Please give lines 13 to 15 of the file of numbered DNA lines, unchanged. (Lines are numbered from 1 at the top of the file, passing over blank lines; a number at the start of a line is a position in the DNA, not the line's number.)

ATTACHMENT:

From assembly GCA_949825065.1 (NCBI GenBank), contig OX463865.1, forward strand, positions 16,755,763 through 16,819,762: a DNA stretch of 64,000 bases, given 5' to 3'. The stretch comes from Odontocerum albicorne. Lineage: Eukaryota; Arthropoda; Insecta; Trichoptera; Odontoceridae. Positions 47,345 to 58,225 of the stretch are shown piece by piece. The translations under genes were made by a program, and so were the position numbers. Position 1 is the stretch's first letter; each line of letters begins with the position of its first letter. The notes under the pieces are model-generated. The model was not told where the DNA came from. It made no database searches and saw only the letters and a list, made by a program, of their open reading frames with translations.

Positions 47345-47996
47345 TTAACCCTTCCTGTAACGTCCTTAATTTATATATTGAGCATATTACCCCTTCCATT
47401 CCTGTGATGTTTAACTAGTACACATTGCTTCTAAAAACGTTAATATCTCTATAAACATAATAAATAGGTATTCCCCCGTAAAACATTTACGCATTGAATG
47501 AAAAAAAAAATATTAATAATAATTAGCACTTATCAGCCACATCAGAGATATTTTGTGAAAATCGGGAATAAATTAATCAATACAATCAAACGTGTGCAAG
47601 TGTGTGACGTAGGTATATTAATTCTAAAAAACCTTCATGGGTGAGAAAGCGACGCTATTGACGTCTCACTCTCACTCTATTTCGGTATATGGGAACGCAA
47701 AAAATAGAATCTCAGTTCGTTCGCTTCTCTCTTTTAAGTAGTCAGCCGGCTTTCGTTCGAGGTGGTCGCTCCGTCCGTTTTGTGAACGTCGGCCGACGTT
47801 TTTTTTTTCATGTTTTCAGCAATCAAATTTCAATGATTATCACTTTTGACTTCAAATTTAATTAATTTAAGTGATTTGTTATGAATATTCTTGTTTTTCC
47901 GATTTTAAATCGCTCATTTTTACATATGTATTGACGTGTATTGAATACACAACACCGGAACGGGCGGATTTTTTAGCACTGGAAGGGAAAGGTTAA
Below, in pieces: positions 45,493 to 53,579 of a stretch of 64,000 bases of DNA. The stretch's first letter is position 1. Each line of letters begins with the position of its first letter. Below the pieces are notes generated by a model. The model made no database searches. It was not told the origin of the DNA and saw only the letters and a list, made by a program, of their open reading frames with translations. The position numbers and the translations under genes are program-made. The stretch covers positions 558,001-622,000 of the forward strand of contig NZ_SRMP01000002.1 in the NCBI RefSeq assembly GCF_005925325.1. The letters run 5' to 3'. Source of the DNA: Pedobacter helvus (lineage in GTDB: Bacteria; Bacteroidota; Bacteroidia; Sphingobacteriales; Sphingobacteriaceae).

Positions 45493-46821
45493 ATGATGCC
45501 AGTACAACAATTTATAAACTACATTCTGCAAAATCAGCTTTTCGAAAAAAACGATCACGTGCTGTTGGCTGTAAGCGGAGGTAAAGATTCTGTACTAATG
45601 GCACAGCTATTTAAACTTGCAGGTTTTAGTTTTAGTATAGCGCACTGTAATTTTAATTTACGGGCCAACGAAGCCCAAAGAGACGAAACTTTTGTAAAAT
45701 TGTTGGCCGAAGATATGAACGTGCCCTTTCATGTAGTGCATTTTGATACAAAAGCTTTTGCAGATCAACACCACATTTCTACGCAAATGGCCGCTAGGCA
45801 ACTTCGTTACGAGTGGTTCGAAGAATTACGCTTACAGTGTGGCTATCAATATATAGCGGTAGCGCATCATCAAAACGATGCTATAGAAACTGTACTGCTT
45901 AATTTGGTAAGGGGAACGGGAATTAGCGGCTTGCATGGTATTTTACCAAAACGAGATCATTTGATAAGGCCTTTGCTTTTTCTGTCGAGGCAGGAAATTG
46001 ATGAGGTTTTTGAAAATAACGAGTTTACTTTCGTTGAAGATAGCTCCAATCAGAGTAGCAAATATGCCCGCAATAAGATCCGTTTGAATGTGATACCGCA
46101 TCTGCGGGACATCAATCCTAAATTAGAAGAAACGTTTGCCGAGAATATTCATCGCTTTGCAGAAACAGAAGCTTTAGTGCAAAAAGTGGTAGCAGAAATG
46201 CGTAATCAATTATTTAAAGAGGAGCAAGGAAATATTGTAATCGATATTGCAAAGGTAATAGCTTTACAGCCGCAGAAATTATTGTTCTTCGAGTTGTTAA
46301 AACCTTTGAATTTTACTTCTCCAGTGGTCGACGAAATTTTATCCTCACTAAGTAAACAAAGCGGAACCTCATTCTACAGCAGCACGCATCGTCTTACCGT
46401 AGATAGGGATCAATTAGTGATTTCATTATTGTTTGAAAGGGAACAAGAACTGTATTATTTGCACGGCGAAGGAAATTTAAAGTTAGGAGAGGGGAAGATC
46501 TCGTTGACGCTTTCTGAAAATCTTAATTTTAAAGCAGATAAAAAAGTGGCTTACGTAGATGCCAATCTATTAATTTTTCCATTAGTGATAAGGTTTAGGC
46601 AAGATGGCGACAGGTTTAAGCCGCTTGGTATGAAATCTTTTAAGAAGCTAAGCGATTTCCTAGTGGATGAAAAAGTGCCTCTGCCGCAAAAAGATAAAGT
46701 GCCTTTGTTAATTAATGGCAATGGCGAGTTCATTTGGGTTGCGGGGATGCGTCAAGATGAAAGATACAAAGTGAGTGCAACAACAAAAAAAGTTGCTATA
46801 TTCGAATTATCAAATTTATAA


45501 AGTACAACAATTTATAAACTACATTCTGCAAAATCAGCTTTTCGAAAAAAACGATCACGTGCTGTTGGCTGTAAGCGGAGGTAAAGATTCTGTACTAATG
45601 GCACAGCTATTTAAACTTGCAGGTTTTAGTTTTAGTATAGCGCACTGTAATTTTAATTTACGGGCCAACGAAGCCCAAAGAGACGAAACTTTTGTAAAAT
45701 TGTTGGCCGAAGATATGAACGTGCCCTTTCATGTAGTGCATTTTGATACAAAAGCTTTTGCAGATCAACACCACATTTCTACGCAAATGGCCGCTAGGCA